Just testing 45’s and 47’s with a bit less air pressure and now my cross tour hybird is Rocking,,, I don’t see my self running anything less then the 45’s…
– Better comfort over a broad range of terrain…
– Better comfort on the off road stuff when the gravel ends…
– Way smoother running the bike at farm operations and field work…
– Much smoother on long gravel roads
– And,,, added comfort on the every-day paved trails and roads…
– Zero pinch flats even with less air pressure…
– Very noticeable plush ride and greater comfort level all round…
– A bit more energy too keep the heavier tires rollling…
– Bike is not as fast with 32’s
– Not as responsive as the thinner/ lighter tires…
– Greater wheel rotating mass…
My final thoughts… what works for my riding style and terrain might be alot different then other folks needs,,, wants,,, and requirements…
90 too 92% rider with 8 too 10% bike,,, rigging,,, set-up and preference (s)…
Our needs and wants are subject too change,,, either We stick with what works or experiment a bit along the way too see if We benifit from our every-day out-ing’s…
The only person that knows what works and doesn’t is our selves…
This might not work on retro road bikes. The brake caliper frame might butt into it
I ride a single speed undampened dual coil suspension MTB with knobby tyres for commute. It works.
32-40 mm tires are better for daily commuting durable and much tougher on bad roads.
Nah i would go for a 40 for commuting, 32 still need pressures too high for it to ever be a comfy ride even if you use some extremely padded saddle.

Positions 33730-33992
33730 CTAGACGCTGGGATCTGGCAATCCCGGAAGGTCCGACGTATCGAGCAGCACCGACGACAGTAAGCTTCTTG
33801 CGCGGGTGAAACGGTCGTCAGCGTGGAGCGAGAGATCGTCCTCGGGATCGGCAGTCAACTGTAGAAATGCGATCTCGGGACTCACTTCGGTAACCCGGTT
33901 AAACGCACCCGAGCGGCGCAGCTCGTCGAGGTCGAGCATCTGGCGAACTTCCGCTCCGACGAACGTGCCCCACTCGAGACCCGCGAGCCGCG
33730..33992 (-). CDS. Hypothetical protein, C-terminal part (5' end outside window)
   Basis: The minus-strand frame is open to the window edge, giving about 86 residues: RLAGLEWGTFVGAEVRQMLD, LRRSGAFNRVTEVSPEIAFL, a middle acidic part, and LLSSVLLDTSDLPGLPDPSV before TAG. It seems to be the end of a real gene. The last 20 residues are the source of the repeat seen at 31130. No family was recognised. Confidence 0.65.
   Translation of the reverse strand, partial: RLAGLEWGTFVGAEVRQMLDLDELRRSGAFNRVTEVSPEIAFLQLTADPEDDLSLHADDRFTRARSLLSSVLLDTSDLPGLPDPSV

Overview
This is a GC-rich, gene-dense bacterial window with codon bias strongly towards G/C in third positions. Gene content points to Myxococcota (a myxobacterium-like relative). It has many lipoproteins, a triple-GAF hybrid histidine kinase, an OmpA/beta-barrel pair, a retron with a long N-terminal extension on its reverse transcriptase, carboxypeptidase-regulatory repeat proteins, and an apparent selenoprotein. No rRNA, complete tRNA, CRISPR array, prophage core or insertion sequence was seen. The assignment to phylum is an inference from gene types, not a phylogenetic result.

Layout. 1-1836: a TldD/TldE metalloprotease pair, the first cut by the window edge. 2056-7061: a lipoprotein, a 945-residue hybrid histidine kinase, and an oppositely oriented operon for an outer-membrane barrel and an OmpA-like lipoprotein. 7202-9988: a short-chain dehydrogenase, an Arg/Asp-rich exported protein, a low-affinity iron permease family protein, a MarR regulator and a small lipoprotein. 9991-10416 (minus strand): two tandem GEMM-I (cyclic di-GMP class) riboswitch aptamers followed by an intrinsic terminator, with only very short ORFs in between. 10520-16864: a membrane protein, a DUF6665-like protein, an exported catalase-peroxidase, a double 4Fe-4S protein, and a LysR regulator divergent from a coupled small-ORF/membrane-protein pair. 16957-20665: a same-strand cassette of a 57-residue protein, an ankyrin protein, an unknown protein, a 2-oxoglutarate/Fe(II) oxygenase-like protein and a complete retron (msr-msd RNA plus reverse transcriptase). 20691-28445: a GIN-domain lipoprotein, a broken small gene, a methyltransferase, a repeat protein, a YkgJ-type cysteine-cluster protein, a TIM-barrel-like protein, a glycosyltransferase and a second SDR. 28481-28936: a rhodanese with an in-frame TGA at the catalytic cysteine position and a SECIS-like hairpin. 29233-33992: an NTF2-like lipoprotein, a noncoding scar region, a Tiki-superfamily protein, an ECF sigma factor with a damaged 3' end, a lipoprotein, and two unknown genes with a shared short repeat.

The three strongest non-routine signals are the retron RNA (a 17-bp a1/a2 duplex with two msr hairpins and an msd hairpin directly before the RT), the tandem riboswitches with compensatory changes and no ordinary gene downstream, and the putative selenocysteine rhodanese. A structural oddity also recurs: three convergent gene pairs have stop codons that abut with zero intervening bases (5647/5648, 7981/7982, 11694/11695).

But i dont do commuting, im either training or racing, and 32s are perfect for training on smooth roads only.
I’m running 38mm on my hybrid. Works well on the rough gravel roads and trails, and the occasional dirt farm roads that are common in a rural town like the one I’m in without sacrificing efficiency on pavement. It’s the sort of niche environment that a hard tail hybrid is well suited for as a commuter.
I’ve kept the stock 35mm on my hybrid for the 3 years I’ve owned the bike, and they do pretty well off road as well as on road. Now, in those years, I’ve noticed that most of my riding is on mediocre pavement, so I do agree that 32mm might be best for my use case.
32 is it. Agreed 👍
2.2" Schwalbe Big Apples here, lots of tree roots on the path I use and I was surprised how fast they are. You do you
38mm Mondials for me. I like the slightly wider tyre. I also was led to believe width didn’t affect rolling resistance, in fact you may get better speeds on a wider tyre.